4. Still in Settings, set the printer to One Sided if you wish so. The default setting is Print on Both Sides. You also have options for defining the size, orientation and margins of your document, as well as the number of pages per sheet.

  • Printing charges for black & white or colour can be found here.
  • See our other posts: printing single-sided and printing one item from a printing queue. Remember that once a document has been sent to the printer, no changes can
    be made!

The Print Shop
For even better printing quality, you can discuss the available printing options with staff at The Print Shop. The Print Shop is located on the ground floor of The Sir Duncan Rice Library, behind the steps leading to Special Collections. You will be required to submit your dissertation or thesis printout or send it by email (in one PDF) and staff will email you back with the cost for printing and binding. If the file is too large, you can use ZendTo or Dropbox.

  • Charges for printing are 6p per page for black & white and 35p per page for colour 80gsm A4. For more details and options click here.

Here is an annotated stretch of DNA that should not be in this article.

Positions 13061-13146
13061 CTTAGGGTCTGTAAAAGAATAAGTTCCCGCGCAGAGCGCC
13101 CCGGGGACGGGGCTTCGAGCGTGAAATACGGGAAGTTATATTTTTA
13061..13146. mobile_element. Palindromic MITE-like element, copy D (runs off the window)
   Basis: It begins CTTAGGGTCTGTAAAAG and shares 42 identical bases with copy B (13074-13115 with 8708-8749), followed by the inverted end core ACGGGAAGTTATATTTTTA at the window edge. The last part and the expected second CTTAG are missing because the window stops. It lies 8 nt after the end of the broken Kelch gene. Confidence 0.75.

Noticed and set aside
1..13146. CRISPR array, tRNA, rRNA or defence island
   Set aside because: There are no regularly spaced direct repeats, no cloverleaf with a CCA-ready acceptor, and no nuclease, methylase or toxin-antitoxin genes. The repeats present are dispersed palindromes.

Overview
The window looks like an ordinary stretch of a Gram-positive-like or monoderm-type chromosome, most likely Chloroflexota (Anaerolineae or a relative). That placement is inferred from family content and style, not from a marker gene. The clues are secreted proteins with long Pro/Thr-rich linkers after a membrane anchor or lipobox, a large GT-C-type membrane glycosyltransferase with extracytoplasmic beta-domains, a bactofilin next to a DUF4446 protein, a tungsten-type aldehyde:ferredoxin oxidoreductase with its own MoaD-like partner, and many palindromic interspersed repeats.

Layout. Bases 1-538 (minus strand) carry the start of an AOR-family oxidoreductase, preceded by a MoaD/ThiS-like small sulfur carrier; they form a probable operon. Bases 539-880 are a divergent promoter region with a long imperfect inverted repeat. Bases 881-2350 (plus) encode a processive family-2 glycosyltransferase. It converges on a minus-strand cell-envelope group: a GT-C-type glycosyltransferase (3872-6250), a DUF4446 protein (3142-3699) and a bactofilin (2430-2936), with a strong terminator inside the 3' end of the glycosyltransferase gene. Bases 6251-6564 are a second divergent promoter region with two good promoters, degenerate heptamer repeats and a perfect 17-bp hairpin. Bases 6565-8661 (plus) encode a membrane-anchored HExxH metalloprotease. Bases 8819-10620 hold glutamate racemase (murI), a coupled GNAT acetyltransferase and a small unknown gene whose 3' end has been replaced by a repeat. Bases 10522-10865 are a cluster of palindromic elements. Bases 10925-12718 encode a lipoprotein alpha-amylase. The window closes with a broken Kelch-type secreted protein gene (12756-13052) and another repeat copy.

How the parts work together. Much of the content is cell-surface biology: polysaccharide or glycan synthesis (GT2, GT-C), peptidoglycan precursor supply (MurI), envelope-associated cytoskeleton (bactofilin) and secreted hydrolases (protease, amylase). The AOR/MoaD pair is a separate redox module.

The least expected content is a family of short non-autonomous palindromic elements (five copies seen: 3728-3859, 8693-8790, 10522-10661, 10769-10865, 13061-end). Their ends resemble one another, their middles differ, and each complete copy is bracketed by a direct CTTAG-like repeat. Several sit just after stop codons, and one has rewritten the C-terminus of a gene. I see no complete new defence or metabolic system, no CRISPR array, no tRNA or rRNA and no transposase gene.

The Print Shop offers a number of binding options for dissertations and theses:

  • For soft binding, see options and prices here. Dissertation soft binding can take from 30 minutes to a couple of hours depending on the volume of orders. Thesis soft binding can take a day or two.
  • Hard binding of theses when binding up to 2 copies costs £29.70 each, or £26.95 each from 3 copies and above. In your email, remember to state the number of copies you need and the hard cover colour. (Black, navy blue, maroon or green.) Hard binding takes about a week to be completed; date and time for collection will be offered once staff have your affirmative reply. (Completion times are subject to change at the discretion of the departments involved.) More information on hard binding here.